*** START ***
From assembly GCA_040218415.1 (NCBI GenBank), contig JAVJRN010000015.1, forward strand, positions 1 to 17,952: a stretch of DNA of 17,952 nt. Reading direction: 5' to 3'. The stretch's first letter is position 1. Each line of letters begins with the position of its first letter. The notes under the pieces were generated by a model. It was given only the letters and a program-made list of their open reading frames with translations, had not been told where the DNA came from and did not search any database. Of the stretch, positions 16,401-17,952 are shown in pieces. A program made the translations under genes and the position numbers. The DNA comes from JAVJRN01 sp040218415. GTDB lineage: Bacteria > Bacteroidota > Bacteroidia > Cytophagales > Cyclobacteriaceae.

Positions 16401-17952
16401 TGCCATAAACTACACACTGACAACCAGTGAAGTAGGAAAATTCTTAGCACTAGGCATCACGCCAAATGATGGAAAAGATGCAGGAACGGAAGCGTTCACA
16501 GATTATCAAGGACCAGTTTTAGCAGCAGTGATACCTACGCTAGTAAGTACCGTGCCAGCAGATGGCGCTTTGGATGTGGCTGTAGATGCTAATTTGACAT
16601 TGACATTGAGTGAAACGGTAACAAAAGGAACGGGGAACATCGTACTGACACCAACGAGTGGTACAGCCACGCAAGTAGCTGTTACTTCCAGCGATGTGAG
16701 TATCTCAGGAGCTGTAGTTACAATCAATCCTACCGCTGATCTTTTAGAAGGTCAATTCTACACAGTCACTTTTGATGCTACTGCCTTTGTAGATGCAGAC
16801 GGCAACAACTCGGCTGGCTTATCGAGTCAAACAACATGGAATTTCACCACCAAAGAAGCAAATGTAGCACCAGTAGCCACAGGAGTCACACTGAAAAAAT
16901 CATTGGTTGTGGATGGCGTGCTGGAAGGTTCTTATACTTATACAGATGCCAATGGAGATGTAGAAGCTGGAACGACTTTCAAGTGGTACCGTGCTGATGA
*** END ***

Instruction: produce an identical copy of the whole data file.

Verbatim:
From assembly GCA_040218415.1 (NCBI GenBank), contig JAVJRN010000015.1, forward strand, positions 1 to 17,952: a stretch of DNA of 17,952 nt. Reading direction: 5' to 3'. The stretch's first letter is position 1. Each line of letters begins with the position of its first letter. The notes under the pieces were generated by a model. It was given only the letters and a program-made list of their open reading frames with translations, had not been told where the DNA came from and did not search any database. Of the stretch, positions 16,401-17,952 are shown in pieces. A program made the translations under genes and the position numbers. The DNA comes from JAVJRN01 sp040218415. GTDB lineage: Bacteria > Bacteroidota > Bacteroidia > Cytophagales > Cyclobacteriaceae.

Positions 16401-17952
16401 TGCCATAAACTACACACTGACAACCAGTGAAGTAGGAAAATTCTTAGCACTAGGCATCACGCCAAATGATGGAAAAGATGCAGGAACGGAAGCGTTCACA
16501 GATTATCAAGGACCAGTTTTAGCAGCAGTGATACCTACGCTAGTAAGTACCGTGCCAGCAGATGGCGCTTTGGATGTGGCTGTAGATGCTAATTTGACAT
16601 TGACATTGAGTGAAACGGTAACAAAAGGAACGGGGAACATCGTACTGACACCAACGAGTGGTACAGCCACGCAAGTAGCTGTTACTTCCAGCGATGTGAG
16701 TATCTCAGGAGCTGTAGTTACAATCAATCCTACCGCTGATCTTTTAGAAGGTCAATTCTACACAGTCACTTTTGATGCTACTGCCTTTGTAGATGCAGAC
16801 GGCAACAACTCGGCTGGCTTATCGAGTCAAACAACATGGAATTTCACCACCAAAGAAGCAAATGTAGCACCAGTAGCCACAGGAGTCACACTGAAAAAAT
16901 CATTGGTTGTGGATGGCGTGCTGGAAGGTTCTTATACTTATACAGATGCCAATGGAGATGTAGAAGCTGGAACGACTTTCAAGTGGTACCGTGCTGATGA